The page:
Pacific Parklands Foundation

2009
$50,000
For a natural capital review of the Lower Mainland, measuring and valuing the ecosystem services of terrestrial and freshwater ecosystems.

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Natural Capital Review

From sparkling sea and dense forests to rugged mountains and picture-perfect farmland, the Lower Mainland encompasses a number of different ecosystems. While we often hear about the value of our lumber and crops, we rarely hear about the values inherent in the natural world which surrounds us. Ecosystems such as wetlands and forests, for example, freely provide a wealth of benefits, such as water purification and carbon sequestration—services which would cost many millions of dollars to provide through systems constructed by people.  With a view to protecting vital local ecosystems, the Pacific Parklands Foundation (PPF) sought to quantify their value through a “natural capital review.”

Supporting Metro Vancouver Regional Parks, the Pacific Parklands Foundation has a mandate to protect valuable green space, enrich communities, and encourage philanthropy and volunteerism. Partnering with Metro Vancouver and the David Suzuki Foundation — the organization which conducted the research — they set out to complete the first Natural Capital Review (NCR) of the Lower Mainland. Natural capital is the earth’s “land, water, atmosphere, and resources,” which provide us with ecological services necessary to survival. With a study area stretching from Hope in the east to Squamish in the west, the review encompassed several different ecosystems, such as forests, alpine areas, wetlands, grass and shrublands, and agricultural land.

The value of each ecosystem service or benefit was calculated with a cost-based approach, which was determined by figuring out the cost of producing man-made alternatives for diminished or destroyed ecosystem services. (For example, what would it cost to replace the ecosystem services provided by a certain wetland if a manufactured solution were employed?). This value was then assigned to the ecosystem service as an “avoided damage cost.” While the services that ecosystems provide us with are free, it’s necessary to determine their market value in order to understand how much they contribute to the economy and to convey their importance to the public.

An overview of the findings shows that:

  • The dominant ecosystem is forest, taking up 61% of the study area.
  • Urbanized and developed land takes up 9%; alpine and exposed land takes up 10%; water covers 9%; shrublands and grasslands each cover 5%; and wetlands are 2.4%.
  • The top three benefits provided by our ecosystems are:
    • Climate regulation from carbon storage by forests, wetlands, grasslands, shrublands, and agricultural soils is equal to a value of $1.7 billion/year;
    • Water supply due to water filtration by forests is equal to a value of $1.6 billion/year;
    • Flood protection and water regulation provided by forest land cover is equal to a value of $1.2 billion/year.
  • The annual value of our five watersheds is:
    • Harrison River = $5,007/ha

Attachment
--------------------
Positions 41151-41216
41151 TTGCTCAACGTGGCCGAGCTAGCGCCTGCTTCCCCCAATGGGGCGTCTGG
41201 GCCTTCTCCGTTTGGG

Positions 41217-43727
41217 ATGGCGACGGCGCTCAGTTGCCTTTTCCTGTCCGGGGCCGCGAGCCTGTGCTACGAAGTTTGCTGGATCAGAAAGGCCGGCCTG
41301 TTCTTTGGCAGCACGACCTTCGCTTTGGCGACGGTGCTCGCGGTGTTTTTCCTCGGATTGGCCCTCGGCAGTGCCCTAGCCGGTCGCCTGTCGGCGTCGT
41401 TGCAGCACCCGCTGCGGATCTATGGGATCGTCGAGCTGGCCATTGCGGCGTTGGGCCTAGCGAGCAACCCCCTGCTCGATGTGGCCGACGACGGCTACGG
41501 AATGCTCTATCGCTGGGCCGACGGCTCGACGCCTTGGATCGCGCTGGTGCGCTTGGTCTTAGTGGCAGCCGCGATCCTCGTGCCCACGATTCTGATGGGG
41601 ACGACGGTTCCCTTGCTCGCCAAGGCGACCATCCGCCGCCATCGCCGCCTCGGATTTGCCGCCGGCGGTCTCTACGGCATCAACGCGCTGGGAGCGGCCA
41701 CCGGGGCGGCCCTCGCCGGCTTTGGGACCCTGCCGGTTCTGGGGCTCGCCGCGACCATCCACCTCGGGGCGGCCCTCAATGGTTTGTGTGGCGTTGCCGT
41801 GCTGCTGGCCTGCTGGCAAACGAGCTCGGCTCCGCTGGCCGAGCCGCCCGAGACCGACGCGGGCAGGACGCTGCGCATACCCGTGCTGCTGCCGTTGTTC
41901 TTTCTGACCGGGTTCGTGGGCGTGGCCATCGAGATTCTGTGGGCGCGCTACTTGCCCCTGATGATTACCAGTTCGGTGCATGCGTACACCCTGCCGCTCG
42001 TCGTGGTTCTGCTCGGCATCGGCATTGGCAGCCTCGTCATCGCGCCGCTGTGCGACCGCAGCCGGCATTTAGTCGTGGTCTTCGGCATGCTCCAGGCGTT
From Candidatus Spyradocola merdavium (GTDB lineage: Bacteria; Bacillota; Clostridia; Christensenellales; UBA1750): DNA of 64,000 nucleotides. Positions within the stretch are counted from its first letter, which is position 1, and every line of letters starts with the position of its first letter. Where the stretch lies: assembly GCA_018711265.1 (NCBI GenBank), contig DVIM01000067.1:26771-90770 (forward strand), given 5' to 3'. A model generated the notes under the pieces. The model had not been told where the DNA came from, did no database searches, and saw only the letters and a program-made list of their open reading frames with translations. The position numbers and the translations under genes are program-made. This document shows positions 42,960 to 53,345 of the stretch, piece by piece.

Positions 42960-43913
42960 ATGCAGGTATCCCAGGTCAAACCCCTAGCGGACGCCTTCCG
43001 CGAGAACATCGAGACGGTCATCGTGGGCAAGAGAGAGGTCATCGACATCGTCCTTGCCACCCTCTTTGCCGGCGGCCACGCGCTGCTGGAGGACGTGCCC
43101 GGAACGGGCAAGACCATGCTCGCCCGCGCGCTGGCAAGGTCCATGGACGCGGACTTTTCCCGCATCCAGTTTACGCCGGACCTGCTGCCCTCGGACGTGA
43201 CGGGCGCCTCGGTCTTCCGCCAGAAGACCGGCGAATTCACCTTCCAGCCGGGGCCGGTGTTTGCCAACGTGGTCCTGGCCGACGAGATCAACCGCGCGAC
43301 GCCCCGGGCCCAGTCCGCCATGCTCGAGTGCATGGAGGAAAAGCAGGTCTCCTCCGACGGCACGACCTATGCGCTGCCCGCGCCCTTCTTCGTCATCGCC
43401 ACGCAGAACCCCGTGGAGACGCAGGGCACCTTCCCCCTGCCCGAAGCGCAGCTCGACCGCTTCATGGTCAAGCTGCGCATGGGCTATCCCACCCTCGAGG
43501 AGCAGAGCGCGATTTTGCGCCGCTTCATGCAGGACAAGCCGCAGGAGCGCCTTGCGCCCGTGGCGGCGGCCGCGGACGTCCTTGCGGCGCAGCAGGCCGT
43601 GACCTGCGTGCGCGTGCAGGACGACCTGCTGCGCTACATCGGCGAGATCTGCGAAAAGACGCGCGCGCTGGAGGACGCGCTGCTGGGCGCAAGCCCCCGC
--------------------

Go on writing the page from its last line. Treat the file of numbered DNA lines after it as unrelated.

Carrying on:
• Fraser Canyon = $4,862/ha
    • Squamish = $4,646/ha
    • Chilliwack River = $4,222/ha
    • Lower Fraser = $3,826/ha
  • The total value of all benefits provided by the natural capital in the study area is an estimated $5.4 billion/year or $3,880/ha2; this is a value of $2,462/person or $6,402/household each year.
  • Over the next 50 years, the value of the Lower Mainland’s natural capital is estimated to be between $96 and $270 billion.

The Natural Capital Review serves as a preliminary exploration into the economic value of our environment and the necessity for us to maintain it. The services and benefits provided by ecosystems are both costly and difficult to replicate. They are also vital to human health and wellness, and the stability of our climate. The purpose of the NCR was to motivate advocates and decision-makers to support the protection of natural capital and to educate Lower Mainland residents about the benefits derived from local ecosystems, fostering a connection between them and nature.

“The Pacific Parklands Foundation was extremely pleased to be the catalyst in initiating the valuation of ecosystem services in BC’s Lower Mainland and reinforcing the importance of protecting, restoring and enhancing parklands and green spaces within our communities and across Canada,” says Denise Coutts, the PPF’s Executive Director. “The implementation of the Natural Capital Ambassador Program is an important next step in creating a deeper appreciation and understanding of the benefits that nature provides. A second study on the valuation of the near shore marine and aquatic ecosystems has been undertaken by the David Suzuki Foundation and combined, these two landmark studies will result in a comprehensive accounting of natural capital assets in our region. Ideally, as land use threatens biodiversity and ecological health, key decision-makers will recognize the importance of protecting natural capital within our urban areas and influence how they manage the growth of our towns and cities.”

In 2009, the Real Estate Foundation approved a $50,000 grant to the Pacific Parklands Foundation for the Natural Capital Review. This project is in keeping with our mandate to support research and education that aims to promote sustainable land use.

For more information on the Pacific Parklands Foundation and to read the Natural Capital Review, please visit their website.

- Alicia Olive